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It begins as a statistical oddity: a spike in children born with acute speech delays. Physically normal in every way, these children never speak and do not respond to speech; they don't learn to read, don't learn to write. As the number of cases grows to an epidemic level, theories spread. Maybe it's related to a popular antidepressant; maybe it's environmental. Or maybe these children have special skills all their own. The Silent History unfolds in a series of brief testimonials from parents, teachers, friends, doctors, cult leaders, profiteers, and impostors (everyone except, of course, the children), documenting the growth of the so-called silent community into an elusive, enigmatic force--alluring to some, threatening to others. Both a bold storytelling experiment and a propulsive listening experience, Eli Horowitz, Matthew Derby, and Kevin Moffett's The Silent History is at once thrilling, timely, and timeless.
Customer ReviewsMost Helpful
By Doug - Audible on 03-31-15
A Thought-Provoking Premise
My initial awareness of The Silent History was in its unique premise: starting around present day, children are born without the cognitive functions to understand and use language. Then I learned of its unorthodox and groundbreaking publication - as it was originally released as a serialized electronic novel written and designed for the iPad and iPhone.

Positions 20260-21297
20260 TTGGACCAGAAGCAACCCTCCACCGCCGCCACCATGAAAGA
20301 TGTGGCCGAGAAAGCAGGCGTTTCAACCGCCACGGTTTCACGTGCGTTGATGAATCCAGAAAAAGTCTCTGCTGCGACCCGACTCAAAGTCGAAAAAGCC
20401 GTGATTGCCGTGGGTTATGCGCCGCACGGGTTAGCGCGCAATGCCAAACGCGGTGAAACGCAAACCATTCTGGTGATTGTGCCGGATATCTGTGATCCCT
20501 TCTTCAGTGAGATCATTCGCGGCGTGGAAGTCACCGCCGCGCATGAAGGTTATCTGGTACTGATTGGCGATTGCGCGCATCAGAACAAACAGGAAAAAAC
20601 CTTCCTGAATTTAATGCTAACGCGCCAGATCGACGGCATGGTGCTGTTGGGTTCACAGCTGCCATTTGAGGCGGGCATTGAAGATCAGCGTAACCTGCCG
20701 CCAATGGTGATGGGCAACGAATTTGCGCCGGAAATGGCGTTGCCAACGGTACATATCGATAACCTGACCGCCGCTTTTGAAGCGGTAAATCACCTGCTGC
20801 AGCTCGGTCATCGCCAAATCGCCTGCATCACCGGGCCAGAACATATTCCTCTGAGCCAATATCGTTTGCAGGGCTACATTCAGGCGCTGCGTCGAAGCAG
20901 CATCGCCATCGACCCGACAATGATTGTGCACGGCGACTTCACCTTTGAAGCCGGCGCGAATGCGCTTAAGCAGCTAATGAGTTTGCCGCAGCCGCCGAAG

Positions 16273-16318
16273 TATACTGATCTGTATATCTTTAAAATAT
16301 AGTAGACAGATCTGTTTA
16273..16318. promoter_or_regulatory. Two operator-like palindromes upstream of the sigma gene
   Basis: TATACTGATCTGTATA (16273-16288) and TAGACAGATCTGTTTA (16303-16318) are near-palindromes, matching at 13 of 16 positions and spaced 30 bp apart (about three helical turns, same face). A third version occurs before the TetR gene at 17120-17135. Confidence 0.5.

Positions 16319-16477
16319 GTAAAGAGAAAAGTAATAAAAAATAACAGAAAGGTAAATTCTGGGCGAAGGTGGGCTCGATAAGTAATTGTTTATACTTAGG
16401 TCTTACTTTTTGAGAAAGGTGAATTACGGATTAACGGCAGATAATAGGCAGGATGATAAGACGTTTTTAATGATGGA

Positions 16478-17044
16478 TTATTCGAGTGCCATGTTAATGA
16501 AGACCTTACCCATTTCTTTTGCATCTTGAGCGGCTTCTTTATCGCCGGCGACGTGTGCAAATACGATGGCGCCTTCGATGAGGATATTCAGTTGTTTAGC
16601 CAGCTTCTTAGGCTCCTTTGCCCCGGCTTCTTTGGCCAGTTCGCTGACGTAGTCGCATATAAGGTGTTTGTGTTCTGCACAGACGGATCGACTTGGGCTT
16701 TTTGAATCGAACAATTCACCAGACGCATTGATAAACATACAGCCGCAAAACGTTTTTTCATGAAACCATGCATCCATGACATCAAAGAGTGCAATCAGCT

So what happens to society when an entire generation loses its words? It sounded like the basis of a great Charlie Kaufman film or Black Mirror episode and I wondered how it would translate to the audio format. The answer: amazingly well. And the reason is because this is a sci-fi story about language, told through the individual testimonials of parents, teachers, and doctors who now face this strange new world. Gabra Zackman and LJ Ganser deliver dazzling performances, expertly voicing this inventive and extraordinary oral history.
6 of 6 people found this review helpful
By Nick on 03-05-15
Really appreciated it in this format.
I read this in its original form, which was much easier to digest, but it was written to be an oral history anyway, so it really lent itself to this format. The performances were good and varied across many voices which was great; but thinking back, there were definitely voices missing from this version that were in the original "book." In any case, I really enjoyed it, but I can understand where some people who have no previous knowledge of it would be fatigued by The Silent History and how long it seems to drag on.
2 of 2 people found this review helpful